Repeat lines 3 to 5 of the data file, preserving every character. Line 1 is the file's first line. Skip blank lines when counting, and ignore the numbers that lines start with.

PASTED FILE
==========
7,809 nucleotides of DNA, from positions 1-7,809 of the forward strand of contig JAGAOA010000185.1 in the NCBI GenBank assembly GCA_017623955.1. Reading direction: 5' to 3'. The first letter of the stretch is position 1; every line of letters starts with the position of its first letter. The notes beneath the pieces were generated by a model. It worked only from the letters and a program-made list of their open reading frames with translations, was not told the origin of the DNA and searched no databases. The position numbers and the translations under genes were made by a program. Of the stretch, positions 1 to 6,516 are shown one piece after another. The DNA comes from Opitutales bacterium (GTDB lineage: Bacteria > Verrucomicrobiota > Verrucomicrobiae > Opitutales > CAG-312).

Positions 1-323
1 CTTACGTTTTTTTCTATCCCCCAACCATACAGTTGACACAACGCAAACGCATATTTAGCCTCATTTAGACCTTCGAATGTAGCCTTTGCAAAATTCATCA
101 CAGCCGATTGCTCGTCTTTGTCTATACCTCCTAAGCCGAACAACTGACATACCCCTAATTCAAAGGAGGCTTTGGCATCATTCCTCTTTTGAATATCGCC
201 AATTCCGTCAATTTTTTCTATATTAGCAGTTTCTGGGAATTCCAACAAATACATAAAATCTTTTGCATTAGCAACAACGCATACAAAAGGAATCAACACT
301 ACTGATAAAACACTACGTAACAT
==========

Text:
1 CTTACGTTTTTTTCTATCCCCCAACCATACAGTTGACACAACGCAAACGCATATTTAGCCTCATTTAGACCTTCGAATGTAGCCTTTGCAAAATTCATCA
101 CAGCCGATTGCTCGTCTTTGTCTATACCTCCTAAGCCGAACAACTGACATACCCCTAATTCAAAGGAGGCTTTGGCATCATTCCTCTTTTGAATATCGCC
201 AATTCCGTCAATTTTTTCTATATTAGCAGTTTCTGGGAATTCCAACAAATACATAAAATCTTTTGCATTAGCAACAACGCATACAAAAGGAATCAACACT